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Dog-To-Human Year Ratio Inaccurate & Not 1:7, Study Claims With New Formula
By Mikelle Leow, 07 Jul 2020
Image via Shutterstock
No, Charlie the poodle doesn’t become a “teenager” at the age of two. In fact, he’d be long past that stage by the time he turns one, scientists argue in a new study.
New research published in the Cell Systems journal by a team from the University of California San Diego School of Medicine apparently demystifies the longstanding belief that one human year equates to seven “dog years.”
The researchers reported observations from molecular changes in the DNA of Labrador retrievers that man and man’s best friend don’t mature at the same rate. Instead, pooches are now believed to age more quickly earlier in their lives, with the rate of maturity slowing down over time.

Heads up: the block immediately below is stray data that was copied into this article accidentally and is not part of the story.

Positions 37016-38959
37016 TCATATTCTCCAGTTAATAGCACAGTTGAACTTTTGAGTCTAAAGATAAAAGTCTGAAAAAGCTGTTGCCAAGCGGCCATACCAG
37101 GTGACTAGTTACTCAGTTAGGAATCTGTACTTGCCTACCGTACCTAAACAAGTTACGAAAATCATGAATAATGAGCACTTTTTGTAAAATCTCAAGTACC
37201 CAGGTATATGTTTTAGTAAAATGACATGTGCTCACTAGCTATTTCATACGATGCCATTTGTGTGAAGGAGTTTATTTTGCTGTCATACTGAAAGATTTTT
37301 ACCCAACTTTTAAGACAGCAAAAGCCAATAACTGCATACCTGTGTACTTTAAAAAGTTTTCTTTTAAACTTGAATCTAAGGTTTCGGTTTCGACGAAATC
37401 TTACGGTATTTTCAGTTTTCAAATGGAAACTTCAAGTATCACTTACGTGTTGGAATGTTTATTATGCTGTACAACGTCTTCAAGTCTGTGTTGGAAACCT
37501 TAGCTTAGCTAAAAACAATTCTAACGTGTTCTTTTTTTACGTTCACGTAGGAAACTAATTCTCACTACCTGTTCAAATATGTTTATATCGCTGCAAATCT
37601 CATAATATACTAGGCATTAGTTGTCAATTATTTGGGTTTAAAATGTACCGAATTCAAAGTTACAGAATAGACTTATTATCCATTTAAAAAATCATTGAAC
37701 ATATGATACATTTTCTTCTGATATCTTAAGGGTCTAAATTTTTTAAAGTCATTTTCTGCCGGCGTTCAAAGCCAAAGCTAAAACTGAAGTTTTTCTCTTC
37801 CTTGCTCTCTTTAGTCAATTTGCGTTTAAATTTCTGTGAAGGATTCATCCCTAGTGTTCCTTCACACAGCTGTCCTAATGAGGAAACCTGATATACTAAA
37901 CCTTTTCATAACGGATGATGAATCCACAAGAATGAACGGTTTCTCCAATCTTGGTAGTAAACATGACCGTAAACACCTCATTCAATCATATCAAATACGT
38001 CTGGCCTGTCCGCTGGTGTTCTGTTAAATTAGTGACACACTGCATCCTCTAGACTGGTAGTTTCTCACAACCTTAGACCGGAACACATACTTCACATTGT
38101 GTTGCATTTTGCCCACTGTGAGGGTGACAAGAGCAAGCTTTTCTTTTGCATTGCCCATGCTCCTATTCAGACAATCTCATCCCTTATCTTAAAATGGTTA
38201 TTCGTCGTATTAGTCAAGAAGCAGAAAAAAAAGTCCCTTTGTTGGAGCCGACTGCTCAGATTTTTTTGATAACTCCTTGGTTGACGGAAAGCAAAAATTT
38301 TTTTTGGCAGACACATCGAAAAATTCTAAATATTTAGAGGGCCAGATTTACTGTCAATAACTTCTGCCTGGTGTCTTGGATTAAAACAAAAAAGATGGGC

The formula established by the team dictates that a one-year-old dog compares with a 30-year-old human, and likens a four-year-old dog to a 52-year-old human. After seven human years, this rate diminishes.
“This makes sense when you think about it,” commented Trey Ideker, lead author of the study. “After all, a nine-month-old dog can have puppies, so we already knew that the 1:7 ratio wasn’t an accurate measure of age.”
The researchers also described the new gauge as “the first” to be applicable “across species,” and could possibly help fine-tune veterinarians’ decisions as they hand out diagnostics and treatments in future.
They plan to test the new formula on other breeds for a clearer assessment on canine longevity.
[via CNN, cover image via Shutterstock]
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